The diverse sprawl of nations that make up Latin America and the Caribbean is currently mired in the intense ramifications of inequity and the impact of the COVID-19 pandemic. Despite internal efforts from across Latin American nations to fight off poverty, inequality and illness, it is evident that more foreign aid to Latin America is necessary. The aid should fall into the two main categories of helping maintain sovereignty for Latin Americans and growing their economies.
The Current Crisis
The most significant threat to lifting Latin American nations out of poverty is the rate of high inequality paired alongside low social program spending, which has resulted in the region accounting for 28% of total global COVID-19 fatalities by April 2022 despite only making up 8.4% of the world’s population. In addition, ineffective cash transfers and tax systems, which often neglect to collect from the wealthiest citizens, result in women, Indigenous communities and other marginalized groups bearing the brunt of the economic fallout.
The impact of the pandemic has only exacerbated the issues of low social program spending and lack of progressive taxation. Increased food insecurity, economic contraction of 7.4% in the region in 2020, as well as increased poverty and extreme poverty rates, all paint the current picture of economic and social inequality in Latin America and the need for more aid to alleviate the region’s levels of poverty.
Funds are currently in play, supplying aid to Latin America for COVID-19 relief and future infrastructure support. The World Bank initiated funding for public health systems throughout 2021, various industry support funds, vaccines and emergency health response improvement. Countries such as Argentina, Bolivia, Colombia, Dominica, Ecuador, El Salvador, Trinidad and Tobago, Grenada, Guatemala, Guyana, Haiti, Jamaica and Panama have received substantive aid with the primary focus on COVID-19 and health-related recovery.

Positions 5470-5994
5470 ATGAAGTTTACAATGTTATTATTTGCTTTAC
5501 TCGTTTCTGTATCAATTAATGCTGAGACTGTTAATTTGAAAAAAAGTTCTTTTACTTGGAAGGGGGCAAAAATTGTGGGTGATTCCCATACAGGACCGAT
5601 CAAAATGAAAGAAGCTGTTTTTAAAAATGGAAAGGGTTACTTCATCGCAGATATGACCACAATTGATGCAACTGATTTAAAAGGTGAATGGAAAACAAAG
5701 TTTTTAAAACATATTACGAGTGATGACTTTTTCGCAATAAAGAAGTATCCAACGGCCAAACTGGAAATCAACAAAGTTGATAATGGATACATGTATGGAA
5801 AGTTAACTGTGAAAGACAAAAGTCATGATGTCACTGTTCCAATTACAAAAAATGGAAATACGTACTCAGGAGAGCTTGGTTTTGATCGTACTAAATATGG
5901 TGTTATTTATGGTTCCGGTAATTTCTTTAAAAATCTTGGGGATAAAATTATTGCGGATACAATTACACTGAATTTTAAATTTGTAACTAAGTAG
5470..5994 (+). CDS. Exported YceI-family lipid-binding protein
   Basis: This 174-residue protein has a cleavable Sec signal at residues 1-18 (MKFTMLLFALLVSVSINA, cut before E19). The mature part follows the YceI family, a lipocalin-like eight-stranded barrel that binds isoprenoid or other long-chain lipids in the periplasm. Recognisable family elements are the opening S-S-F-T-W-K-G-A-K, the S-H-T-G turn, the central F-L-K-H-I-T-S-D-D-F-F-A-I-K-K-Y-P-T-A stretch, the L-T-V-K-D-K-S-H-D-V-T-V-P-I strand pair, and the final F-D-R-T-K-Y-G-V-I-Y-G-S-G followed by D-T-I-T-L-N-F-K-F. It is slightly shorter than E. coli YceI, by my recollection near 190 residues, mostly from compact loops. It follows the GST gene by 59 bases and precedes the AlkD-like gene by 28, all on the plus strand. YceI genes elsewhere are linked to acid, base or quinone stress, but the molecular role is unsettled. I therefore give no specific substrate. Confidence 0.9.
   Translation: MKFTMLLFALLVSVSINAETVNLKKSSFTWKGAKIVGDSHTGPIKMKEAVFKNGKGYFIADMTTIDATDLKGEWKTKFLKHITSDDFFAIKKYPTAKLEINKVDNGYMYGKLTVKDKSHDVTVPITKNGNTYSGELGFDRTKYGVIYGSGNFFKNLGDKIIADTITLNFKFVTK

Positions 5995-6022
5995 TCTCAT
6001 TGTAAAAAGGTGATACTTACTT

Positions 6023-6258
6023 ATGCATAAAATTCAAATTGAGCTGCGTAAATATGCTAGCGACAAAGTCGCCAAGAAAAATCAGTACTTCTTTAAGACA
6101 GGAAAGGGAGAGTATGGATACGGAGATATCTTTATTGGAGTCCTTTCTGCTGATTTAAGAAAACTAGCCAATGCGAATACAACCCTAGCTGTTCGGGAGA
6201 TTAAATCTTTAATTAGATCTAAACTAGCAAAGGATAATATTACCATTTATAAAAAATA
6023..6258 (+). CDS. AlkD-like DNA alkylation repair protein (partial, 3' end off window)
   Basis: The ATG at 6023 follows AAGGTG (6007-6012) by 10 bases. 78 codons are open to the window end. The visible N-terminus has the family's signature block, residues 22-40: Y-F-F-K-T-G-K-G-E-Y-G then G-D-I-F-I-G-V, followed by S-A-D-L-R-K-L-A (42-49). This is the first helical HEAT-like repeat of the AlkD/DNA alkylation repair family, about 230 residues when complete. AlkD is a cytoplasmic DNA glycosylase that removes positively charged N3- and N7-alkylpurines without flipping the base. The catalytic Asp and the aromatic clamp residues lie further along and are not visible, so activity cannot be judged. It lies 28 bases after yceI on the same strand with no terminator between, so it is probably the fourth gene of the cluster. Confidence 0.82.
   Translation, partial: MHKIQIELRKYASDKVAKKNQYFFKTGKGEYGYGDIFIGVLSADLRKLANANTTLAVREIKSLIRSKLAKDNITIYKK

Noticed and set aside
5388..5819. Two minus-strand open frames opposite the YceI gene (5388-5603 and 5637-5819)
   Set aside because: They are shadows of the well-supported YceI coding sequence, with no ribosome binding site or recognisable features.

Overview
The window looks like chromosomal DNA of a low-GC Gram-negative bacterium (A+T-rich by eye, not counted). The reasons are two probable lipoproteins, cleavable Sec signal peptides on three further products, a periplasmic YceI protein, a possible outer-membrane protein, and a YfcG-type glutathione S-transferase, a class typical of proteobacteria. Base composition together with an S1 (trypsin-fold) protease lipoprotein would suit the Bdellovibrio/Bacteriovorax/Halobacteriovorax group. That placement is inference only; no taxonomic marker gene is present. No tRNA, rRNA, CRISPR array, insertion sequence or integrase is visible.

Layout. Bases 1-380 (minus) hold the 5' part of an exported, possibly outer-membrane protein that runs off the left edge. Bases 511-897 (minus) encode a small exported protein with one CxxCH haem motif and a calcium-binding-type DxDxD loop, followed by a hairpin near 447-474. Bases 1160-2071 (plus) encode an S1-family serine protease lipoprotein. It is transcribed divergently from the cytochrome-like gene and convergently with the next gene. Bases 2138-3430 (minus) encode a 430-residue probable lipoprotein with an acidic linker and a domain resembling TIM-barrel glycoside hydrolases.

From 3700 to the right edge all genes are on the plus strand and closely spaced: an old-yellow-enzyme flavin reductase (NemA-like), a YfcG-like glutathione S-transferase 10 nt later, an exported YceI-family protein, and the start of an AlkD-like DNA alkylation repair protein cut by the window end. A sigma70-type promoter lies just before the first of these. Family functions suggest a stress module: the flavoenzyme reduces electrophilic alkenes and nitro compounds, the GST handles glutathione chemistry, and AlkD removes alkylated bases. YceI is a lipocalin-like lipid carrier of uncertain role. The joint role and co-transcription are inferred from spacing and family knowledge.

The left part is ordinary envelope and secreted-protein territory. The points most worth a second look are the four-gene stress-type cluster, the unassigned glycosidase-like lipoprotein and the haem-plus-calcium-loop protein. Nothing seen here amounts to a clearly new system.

Over the past 20 years, the need for aid in Latin America and the Caribbean has remained high, but due to developmental growth in the region, the “U.S. government has increasingly concentrated those resources in fewer countries and sectors.”
The rate of poverty in the region reduced from 45.3% in 2002 to 30.5% in 2019. However, around 2015, progress in many Latin American nations began to stagnate. Political instability deteriorated economic conditions in nations such as Nicaragua and Venezuela, and poverty levels only worsened across the region in 2020 due to the COVID-19 pandemic. As a result, the Biden administration has proposed as of March 31, 2022, a foreign assistance budget of $2.1 billion for aid to Latin America and the Caribbean. However, these funds have yet to receive approval and the type of causes that the money would go to suggests that there is no exclusive focus on marginalized groups and women in these countries.
The Necessary Aid
An Amnesty International report in April 2022 shows the need for more aid to Latin America in the coming months, but the kind of aid that goes beyond basic health and economic assistance. Most notably, countries must rework the frame of providing funding and aid by opting for a “human rights-based approach to recovering from the pandemic and tackling inequality.”
With much of the impact of the social and economic fallout of the pandemic falling on the women of these countries, aid that is to come to the region must take into account how services and economic improvements can work for women. Aid that helps Latin American countries provide financial investment for improved infrastructure is aid that can help alleviate poverty. In addition, aid with a focus on equality and taking into account the social and economic discrepancies on a nation-by-nation basis can more adequately contribute to ending poverty in Latin America.
– Albert Vargas